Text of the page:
The numbers are alarming: 36 million people in the United States alone suffer from migraine headaches; 75 percent of all sufferers are women; and ten percent of children exhibit migraine symptoms. Many more people go undiagnosed as migraines are easily mistaken for other types of headaches and, often, the sufferer believes that nothing can be done about the pain.
Migraine symptoms are varied. In addition to the headache, people may experience photophobia, vomiting, nausea, dizziness and even partial paralysis. Not everyone reacts in the same way: one person may experience nausea, while another will report severe photophobia without nausea.
Other symptoms can include:
- Lack of appetite
- Sound and smell sensitivity
- Blurred vision
- Feelings of heat or cold
- Tender scalp
- Difficulty concentrating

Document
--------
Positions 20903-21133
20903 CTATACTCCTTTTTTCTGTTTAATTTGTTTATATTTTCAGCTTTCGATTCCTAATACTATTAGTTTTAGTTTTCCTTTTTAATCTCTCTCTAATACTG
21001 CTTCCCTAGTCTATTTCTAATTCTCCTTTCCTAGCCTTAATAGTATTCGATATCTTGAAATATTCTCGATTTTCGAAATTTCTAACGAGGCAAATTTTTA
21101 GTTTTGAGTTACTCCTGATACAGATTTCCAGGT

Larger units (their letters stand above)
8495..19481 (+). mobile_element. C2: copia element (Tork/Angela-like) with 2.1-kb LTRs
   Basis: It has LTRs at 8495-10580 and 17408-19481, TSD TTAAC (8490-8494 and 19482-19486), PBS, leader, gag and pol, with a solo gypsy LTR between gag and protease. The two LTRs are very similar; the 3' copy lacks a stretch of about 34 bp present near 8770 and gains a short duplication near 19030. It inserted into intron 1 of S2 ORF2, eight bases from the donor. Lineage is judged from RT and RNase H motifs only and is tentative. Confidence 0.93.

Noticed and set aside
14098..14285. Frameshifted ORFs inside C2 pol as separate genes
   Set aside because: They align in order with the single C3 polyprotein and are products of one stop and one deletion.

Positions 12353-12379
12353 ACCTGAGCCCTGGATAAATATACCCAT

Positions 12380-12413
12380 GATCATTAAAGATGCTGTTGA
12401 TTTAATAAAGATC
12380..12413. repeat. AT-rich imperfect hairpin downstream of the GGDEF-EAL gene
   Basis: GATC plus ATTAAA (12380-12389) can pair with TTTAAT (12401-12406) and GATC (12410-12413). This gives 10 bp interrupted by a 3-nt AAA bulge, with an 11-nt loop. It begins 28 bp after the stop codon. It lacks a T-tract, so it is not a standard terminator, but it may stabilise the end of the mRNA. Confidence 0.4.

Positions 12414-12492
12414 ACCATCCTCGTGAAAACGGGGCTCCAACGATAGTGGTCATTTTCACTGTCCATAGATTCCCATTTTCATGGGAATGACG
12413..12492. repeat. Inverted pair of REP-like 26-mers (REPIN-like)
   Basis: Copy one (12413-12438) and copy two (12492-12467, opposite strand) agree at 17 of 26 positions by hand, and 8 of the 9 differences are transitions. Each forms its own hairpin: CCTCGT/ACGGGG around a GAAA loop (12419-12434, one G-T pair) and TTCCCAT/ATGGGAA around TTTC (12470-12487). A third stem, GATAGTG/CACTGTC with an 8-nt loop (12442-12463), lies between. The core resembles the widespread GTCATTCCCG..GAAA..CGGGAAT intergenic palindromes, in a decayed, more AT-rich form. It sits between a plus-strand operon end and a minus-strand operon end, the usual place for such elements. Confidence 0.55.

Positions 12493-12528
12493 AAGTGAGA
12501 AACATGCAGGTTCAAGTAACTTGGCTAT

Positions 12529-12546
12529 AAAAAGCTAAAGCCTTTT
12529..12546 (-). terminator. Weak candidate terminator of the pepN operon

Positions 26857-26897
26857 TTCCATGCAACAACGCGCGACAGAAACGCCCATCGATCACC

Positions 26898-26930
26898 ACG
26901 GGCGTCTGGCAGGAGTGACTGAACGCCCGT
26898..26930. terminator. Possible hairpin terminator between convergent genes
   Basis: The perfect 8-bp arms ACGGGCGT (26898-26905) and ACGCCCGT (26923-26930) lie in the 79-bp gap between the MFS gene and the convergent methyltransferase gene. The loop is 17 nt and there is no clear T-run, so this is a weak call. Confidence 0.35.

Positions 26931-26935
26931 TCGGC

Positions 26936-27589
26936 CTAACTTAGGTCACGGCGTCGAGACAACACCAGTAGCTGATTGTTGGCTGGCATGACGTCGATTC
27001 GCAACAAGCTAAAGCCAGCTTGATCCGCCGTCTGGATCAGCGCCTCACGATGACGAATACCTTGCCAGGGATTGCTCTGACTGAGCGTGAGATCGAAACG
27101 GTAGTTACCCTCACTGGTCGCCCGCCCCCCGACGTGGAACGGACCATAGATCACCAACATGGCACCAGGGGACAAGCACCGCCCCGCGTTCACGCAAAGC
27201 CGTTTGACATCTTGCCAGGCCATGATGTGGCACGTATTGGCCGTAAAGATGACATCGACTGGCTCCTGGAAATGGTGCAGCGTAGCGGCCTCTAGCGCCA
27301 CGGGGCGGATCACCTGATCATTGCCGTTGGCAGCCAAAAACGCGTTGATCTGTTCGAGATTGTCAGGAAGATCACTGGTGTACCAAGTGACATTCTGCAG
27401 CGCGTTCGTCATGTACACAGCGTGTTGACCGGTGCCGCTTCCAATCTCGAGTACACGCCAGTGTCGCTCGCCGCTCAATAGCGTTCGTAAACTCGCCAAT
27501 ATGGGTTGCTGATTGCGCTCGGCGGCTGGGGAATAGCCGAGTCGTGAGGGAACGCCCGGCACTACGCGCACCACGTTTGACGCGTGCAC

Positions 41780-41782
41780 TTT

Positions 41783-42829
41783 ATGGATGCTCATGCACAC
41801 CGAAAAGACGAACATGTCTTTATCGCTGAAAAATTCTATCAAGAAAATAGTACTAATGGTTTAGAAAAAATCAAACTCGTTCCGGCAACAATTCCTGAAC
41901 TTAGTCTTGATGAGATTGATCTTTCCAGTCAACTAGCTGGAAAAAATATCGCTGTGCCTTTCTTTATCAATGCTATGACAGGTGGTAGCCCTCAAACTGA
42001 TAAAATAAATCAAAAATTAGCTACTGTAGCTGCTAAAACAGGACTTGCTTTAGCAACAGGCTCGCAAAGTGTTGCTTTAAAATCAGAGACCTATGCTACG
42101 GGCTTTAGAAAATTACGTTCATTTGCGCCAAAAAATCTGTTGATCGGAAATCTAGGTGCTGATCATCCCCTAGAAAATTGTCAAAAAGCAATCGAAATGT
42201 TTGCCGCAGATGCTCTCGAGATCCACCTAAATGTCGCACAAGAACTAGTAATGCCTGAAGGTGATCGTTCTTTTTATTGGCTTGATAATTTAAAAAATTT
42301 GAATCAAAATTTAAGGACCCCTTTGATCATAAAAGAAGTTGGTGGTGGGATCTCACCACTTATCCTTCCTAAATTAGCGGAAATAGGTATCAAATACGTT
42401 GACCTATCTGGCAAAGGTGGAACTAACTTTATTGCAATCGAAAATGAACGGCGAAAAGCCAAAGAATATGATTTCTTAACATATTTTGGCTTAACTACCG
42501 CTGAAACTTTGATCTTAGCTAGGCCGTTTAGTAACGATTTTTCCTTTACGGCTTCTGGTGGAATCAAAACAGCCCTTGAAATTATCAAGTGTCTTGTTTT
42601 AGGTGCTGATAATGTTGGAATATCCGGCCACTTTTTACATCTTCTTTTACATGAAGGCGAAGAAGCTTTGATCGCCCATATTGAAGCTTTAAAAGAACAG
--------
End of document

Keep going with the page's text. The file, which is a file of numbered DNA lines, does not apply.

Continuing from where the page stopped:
- Depression, nervousness or irritability
- Bulging veins in the temples.
Types of Migraine
Migraines can be broadly divided into two types of headaches: classic and common. The classic type begins with a phenomenon called aura. Aura begins five to twenty minutes before the actual headache, and is often accompanied by photophobia, or sensitivity. Visual disturbances are common, including shimmering lights seen around the edges of objects. Aura can also affect the other senses: unusual sounds or smells may be experienced.
Only about twenty percent of sufferers experience aura. A migraine without aura is referred to as “common”. Both types of headaches usually affect only one side of the head, and the headache may last for several hours, or even days.
Migraines are vascular headaches; that is, they occur when the blood vessels in the brain or around the face dilate or contract suddenly. The exact cause of this is unclear, although brain chemistry and genetics are believed to be responsible. Triggers—events or substances that set off the headache—are almost impossible to list. It seems that all triggers are highly individualized. Weather, certain foods, stress, and loud noises: these are just a few possible triggers. Women often report that they suffer more headaches during their menstrual cycles, suggesting that hormonal changes can also act as triggers.